A bipartisan duo of senators introduced a bill today that would strengthen protections for kids on the internet. It’s an update of the Children’s Online Privacy Protection Act of 1998, a foundational federal privacy law. Senators Ed Markey of Massachusetts and Josh Hawley of Missouri introduced the measure, which contains a number of different provisions to increase internet safety for kids.
Companies like Facebook, Google, and TikTok are, under COPPA, prohibited from collecting personal data and location information for kids 12 and younger without explicit parental consent. The new law would add protections for kids aged 13-15, requiring their (but not their parent’s) consent for such collection.
Parents and kids would also gain access to a so-called “eraser button” that would let them delete all of the kid’s data from a particular service. Companies would be barred by retaliating against people who pressed the button by banning them from their services.
The law also bans advertising directed at children and requires more transparency from online companies that collect children’s information. They would be forced to explain the type of personal information to be collected, how it’s used, and what their collection policies are.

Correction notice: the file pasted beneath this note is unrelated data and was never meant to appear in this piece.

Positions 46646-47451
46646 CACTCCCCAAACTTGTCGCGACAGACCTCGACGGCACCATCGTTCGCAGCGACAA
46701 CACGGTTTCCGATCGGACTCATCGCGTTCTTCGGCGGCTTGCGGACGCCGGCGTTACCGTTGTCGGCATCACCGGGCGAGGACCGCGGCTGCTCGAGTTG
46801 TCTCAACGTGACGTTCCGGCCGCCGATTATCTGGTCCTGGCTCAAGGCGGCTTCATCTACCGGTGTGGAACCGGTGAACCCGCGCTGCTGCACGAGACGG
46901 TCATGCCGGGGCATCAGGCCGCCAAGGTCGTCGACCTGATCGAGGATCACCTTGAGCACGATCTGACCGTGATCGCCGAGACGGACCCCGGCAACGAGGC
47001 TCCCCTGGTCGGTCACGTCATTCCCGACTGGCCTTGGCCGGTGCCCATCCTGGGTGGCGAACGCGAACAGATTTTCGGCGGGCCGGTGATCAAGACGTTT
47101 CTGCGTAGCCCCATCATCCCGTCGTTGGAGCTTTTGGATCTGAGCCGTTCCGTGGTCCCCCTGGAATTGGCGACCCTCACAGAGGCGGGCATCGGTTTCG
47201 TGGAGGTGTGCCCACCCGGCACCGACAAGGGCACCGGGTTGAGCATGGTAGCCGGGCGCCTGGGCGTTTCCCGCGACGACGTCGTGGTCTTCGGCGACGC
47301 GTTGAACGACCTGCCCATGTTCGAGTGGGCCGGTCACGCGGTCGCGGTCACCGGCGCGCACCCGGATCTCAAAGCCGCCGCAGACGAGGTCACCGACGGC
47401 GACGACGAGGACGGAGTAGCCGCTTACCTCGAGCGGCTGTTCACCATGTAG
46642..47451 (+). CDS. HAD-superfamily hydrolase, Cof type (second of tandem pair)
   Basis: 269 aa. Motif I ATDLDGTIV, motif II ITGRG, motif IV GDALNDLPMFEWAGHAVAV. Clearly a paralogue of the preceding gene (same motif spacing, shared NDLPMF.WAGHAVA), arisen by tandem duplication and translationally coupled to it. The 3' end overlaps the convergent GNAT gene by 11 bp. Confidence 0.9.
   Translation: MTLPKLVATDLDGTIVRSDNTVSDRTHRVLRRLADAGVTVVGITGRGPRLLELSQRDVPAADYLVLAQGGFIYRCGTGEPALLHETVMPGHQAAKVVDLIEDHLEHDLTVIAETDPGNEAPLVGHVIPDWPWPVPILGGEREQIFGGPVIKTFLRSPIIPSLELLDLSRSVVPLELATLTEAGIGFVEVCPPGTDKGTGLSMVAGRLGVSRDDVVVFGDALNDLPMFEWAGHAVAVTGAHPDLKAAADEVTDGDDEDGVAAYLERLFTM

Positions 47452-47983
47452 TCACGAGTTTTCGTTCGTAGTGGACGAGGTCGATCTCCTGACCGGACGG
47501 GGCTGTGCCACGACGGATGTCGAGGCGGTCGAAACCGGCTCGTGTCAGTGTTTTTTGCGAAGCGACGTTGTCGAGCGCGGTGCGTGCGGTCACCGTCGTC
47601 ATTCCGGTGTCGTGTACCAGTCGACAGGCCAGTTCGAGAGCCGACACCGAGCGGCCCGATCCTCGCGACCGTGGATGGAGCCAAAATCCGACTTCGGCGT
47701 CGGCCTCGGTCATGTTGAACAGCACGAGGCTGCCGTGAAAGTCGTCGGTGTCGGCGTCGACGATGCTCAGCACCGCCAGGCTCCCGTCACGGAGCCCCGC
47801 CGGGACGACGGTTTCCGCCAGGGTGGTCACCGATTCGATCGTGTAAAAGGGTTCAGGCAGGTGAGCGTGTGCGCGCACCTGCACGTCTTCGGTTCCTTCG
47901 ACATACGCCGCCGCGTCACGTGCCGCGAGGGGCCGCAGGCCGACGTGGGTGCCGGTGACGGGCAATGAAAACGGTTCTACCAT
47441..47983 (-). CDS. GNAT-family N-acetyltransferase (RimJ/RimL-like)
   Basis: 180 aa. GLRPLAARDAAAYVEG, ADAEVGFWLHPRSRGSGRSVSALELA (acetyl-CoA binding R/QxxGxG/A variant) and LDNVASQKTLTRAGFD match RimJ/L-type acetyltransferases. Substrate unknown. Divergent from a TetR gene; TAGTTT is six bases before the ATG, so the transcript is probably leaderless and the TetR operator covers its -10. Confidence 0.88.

Manufacturers of internet-connected devices aimed at kids would have to ensure their products meet lofty security standards. Packaging for such projects would carry a privacy dashboard that makes it clear how sensitive information about kids is collected, transmitted, retained, used, and protected.
Markey, the principal author of the original COPPA, called his latest proposal “legislation that puts children’s well-being at the top of Congress’s priority list,” continuing to say that “If we can agree on anything, it should be that children deserve strong and effective protections online.”
Hawley added: “Congress needs to get serious about keeping our children’s information safe, and it begins with safeguarding their digital footprint online.”
The bill would also create a Youth Privacy and Marketing Division at the FTC tasked with monitoring children’s privacy and the marketing directed at them. It was celebrated by a wide swath of interest groups, from the arch-conservative Focus on the Family to the progressive activist group Color of Change.